Column-The next big thing in retirement benefits might be the oldest: a traditional pension

By Mark Miller

(Reuters) – IBM may have just kicked off the next big trend in the world of employee retirement benefits.

Big Blue made headlines recently when it announced plans to end its 401(k) matching contribution in favor of a new benefit that walks, talks and sounds like a good old-fashioned pension. You might dimly remember them: employers contribute to the plan and manage it; when you retire, a regular check starts arriving in the mail, and it continues as long as you live.

Defined-benefit pensions are still dominant among public-sector state and municipal employers. But they have all but disappeared in the private sector as employers rushed to get them off their balance sheets over the past two decades.

IBM, often perceived as a leader in the corporate world, was one of the first large employers to announce a shift to an all-defined contribution retirement program in 2006, and the decision was a harbinger of a plunge in the number of employers offering traditional pensions.

“IBM was the huge brand name to make that move,” said John Lowell, a partner at October Three, a firm that provides consulting services to plan sponsors. “Other companies thought, ‘Well, if IBM is doing this, there must be a reason.’”

But now, IBM delivered a shock of sorts when it said last month that starting on Jan. 1, 2024, it will introduce a Retirement Benefit Account (RBA) for all of its U.S. employees. Employees can continue to contribute to their 401(k) accounts. But the match will be replaced by a contribution of 5% of pay to the RBA, along with a one-time pay increase of 1%. The pay credits will accumulate interest credits at a rate of 6% for the first three years, and will be tied to Treasury rates in the years that follow, with a floor of 3% for the first seven years.

The RBA is a defined-benefit structure known as a cash balance plan. Employees do not have individual accounts; instead, the plan “defines” a benefit it will pay from its general assets. The benefit is defined as a lump-sum amount that can be paid in retirement as an annuity calculated to equal the lifetime value of your accumulated sum.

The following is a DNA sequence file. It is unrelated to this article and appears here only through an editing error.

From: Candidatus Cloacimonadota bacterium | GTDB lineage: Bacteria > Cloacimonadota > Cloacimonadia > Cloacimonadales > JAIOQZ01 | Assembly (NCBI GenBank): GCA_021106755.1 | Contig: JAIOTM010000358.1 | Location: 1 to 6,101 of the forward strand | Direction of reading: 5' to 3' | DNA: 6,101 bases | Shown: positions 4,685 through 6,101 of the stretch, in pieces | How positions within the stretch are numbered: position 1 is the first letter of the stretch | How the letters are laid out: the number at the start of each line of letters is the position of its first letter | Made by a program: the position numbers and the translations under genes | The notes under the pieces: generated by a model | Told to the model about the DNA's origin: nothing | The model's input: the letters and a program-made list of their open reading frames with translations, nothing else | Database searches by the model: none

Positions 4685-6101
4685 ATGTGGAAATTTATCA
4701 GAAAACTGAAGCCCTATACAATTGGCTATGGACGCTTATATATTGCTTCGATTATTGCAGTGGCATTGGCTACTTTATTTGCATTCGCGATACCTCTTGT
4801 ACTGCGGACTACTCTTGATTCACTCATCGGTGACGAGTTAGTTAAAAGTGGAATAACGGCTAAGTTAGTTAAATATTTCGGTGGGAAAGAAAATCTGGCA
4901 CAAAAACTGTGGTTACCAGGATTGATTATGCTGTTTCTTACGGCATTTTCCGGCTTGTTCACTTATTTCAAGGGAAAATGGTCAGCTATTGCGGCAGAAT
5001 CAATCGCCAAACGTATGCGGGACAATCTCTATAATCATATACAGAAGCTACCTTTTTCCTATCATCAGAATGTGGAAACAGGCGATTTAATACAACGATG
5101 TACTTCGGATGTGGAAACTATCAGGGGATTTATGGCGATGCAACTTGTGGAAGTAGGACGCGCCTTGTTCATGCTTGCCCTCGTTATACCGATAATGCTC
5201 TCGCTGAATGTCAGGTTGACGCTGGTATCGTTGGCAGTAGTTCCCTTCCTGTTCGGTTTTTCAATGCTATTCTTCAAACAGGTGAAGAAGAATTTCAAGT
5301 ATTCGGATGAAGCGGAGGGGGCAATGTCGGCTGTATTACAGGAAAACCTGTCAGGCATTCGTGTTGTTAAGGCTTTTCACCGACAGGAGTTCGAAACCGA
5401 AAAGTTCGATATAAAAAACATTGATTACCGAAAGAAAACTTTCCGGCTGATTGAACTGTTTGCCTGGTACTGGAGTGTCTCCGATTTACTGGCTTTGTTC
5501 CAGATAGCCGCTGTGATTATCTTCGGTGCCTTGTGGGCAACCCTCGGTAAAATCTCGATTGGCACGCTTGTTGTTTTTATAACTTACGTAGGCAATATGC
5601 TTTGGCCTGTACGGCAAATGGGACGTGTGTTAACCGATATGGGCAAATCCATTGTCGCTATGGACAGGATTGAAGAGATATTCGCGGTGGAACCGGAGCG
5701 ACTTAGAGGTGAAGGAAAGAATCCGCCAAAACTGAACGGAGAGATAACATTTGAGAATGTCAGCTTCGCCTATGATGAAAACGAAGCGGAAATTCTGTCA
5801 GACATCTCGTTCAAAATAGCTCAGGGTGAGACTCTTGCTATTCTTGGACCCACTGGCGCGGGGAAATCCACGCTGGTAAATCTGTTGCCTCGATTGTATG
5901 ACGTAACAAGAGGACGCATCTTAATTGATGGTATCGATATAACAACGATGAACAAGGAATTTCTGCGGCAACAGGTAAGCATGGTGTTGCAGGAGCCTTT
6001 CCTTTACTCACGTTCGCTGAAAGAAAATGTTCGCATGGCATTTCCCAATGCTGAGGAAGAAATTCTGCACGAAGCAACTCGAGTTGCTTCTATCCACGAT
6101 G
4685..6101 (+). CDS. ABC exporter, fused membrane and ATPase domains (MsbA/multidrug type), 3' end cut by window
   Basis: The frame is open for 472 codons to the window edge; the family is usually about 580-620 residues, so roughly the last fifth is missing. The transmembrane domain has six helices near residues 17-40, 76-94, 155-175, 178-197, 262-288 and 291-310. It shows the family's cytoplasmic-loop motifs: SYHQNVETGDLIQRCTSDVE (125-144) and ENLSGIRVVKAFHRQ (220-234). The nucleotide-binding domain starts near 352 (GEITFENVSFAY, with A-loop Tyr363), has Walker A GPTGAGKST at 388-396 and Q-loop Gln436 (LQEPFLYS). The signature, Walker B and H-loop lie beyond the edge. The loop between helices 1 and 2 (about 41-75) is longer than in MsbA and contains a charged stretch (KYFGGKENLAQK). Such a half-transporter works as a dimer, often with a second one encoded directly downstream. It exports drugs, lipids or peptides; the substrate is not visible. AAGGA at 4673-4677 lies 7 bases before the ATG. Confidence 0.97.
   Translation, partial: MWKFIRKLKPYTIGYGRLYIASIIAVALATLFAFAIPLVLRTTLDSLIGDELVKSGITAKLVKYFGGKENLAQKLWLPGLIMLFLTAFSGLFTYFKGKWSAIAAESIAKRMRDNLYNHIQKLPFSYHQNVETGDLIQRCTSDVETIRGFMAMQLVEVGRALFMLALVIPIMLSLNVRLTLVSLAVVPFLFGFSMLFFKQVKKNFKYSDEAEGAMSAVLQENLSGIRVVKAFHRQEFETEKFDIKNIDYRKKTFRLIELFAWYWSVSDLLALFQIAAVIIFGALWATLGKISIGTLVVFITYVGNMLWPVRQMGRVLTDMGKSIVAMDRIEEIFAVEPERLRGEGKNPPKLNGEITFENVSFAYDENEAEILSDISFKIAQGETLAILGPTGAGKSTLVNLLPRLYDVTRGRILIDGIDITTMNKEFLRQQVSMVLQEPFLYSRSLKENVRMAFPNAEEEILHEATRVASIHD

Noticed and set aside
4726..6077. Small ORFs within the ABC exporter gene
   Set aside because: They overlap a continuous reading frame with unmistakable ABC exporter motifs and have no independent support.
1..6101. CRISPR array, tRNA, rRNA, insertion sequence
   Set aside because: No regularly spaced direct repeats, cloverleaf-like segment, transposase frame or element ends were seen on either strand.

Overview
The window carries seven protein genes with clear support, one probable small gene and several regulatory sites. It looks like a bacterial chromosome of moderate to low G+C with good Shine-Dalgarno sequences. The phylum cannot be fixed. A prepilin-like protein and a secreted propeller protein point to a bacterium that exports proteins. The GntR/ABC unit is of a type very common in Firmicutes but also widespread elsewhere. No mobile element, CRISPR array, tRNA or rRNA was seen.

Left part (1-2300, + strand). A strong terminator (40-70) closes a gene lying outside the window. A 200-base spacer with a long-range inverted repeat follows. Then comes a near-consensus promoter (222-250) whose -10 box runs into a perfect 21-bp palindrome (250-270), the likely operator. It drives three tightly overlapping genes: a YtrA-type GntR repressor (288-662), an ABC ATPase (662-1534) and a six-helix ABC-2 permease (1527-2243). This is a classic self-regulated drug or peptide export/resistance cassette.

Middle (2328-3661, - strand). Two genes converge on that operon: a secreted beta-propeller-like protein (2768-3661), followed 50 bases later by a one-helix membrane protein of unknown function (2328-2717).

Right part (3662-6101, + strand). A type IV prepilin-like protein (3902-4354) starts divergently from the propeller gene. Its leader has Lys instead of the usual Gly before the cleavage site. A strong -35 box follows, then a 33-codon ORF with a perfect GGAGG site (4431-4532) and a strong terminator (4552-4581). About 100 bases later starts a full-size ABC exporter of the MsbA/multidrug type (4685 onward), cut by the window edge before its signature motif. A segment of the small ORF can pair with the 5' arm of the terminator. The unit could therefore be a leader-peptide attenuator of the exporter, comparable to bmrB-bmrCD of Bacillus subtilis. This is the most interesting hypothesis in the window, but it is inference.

IBM is not saying much about its motivations. A company spokesperson said: “By introducing this retirement benefit within IBM’s Personal Pension Plan, which is stable and well-funded, IBM is able to provide a benefit to employees that also helps diversify their retirement portfolios.”

IBM is not the only employer thinking about restarting a defined-benefit plan. Jonathan Price, who leads the national retirement practice at benefits consulting firm Segal, said he has fielded more calls about unfreezing or starting a new pension plan in the past year than he has in the past decade.

“In the last few decades, sponsors may have decided that there were certain risks that were just untenable for their balance sheet or for cost purposes,” he said. “But they’ve learned that with the right design and investment structure, the risks can be managed, much more closely.”


It is too early to say if IBM’s decision signals a major move by plan sponsors back to defined-benefit plans. But the benefits of the company’s shift are clear.

All of IBM’s employees will participate in the RBA, and receive the same annual contribution. That is different from the typical defined-contribution plan, where participation is voluntary – and not all employees have the financial wherewithal to contribute enough to get the full matching contribution. By contrast, any form of universal defined-benefit plan helps combat rising wealth inequality in retirement.

A recent report by the National Institute on Retirement Security and the UC Berkeley Labor Center, for example, found that defined-benefit pensions reduce retiree poverty and near-poverty across race, sex, and educational attainment, with the largest improvement provided to Black and Latino retirees, and retirees without four-year college degrees.

The RBA also addresses the problem faced by employees in converting 401(k) balances into steady streams of retirement income. Employers and policymakers have recognized that problem, as evidenced by the U.S. Congress passing the Secure Act of 2019, which cleared the path to add insurance company annuities in defined-contribution plans.

But defined-benefit plans offer a much more efficient way to provide a guaranteed income stream. Lowell has found that plans combining defined benefit and defined contribution are anywhere from 10% to 30% less expensive than a commercial annuity option, especially for large companies that may already have a defined-benefit plan that has been frozen or closed.

Pensions also can help employers manage workforce challenges, Price notes. Pensions are an attractive benefit that can help attract talent in a competitive labor market – but their guaranteed income streams also make it easier for older workers to retire, clearing the path for younger workers to move up.

Said Price: “Some of the conversations we’re hearing about from employers are about recruitment and retention, and some are about making sure that there’s the right intergenerational shift so that individuals can feel confident in their ability to retire.” 

The opinions expressed here are those of the author, a columnist for Reuters.

(Writing by Mark Miller; Editing by Matthew Lewis)